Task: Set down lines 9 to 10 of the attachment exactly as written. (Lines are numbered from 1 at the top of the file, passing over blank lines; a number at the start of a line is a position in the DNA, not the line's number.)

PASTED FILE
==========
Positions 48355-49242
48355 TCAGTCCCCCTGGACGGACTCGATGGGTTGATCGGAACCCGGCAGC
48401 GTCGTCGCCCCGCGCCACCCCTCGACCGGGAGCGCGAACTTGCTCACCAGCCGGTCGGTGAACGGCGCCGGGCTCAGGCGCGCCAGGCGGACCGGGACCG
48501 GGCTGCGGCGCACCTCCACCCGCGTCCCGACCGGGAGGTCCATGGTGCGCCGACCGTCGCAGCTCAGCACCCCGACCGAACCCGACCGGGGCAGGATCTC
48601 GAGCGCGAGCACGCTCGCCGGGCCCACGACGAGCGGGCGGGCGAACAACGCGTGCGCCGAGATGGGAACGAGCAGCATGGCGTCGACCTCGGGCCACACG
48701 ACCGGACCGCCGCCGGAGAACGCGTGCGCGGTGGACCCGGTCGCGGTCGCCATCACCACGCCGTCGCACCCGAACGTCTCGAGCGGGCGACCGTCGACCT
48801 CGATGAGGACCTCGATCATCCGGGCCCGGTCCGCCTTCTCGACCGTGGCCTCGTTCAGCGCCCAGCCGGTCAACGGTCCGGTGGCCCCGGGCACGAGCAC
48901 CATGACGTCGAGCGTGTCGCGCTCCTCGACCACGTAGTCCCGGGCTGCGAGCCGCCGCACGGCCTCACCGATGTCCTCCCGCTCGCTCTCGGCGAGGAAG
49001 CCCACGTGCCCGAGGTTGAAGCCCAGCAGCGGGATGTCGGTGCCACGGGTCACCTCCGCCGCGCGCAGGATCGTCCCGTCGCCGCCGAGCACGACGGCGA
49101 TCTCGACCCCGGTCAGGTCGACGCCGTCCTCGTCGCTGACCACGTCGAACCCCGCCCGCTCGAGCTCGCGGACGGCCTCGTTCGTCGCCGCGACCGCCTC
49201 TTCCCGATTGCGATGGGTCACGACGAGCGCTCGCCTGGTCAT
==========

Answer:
49001 CCCACGTGCCCGAGGTTGAAGCCCAGCAGCGGGATGTCGGTGCCACGGGTCACCTCCGCCGCGCGCAGGATCGTCCCGTCGCCGCCGAGCACGACGGCGA
49101 TCTCGACCCCGGTCAGGTCGACGCCGTCCTCGTCGCTGACCACGTCGAACCCCGCCCGCTCGAGCTCGCGGACGGCCTCGTTCGTCGCCGCGACCGCCTC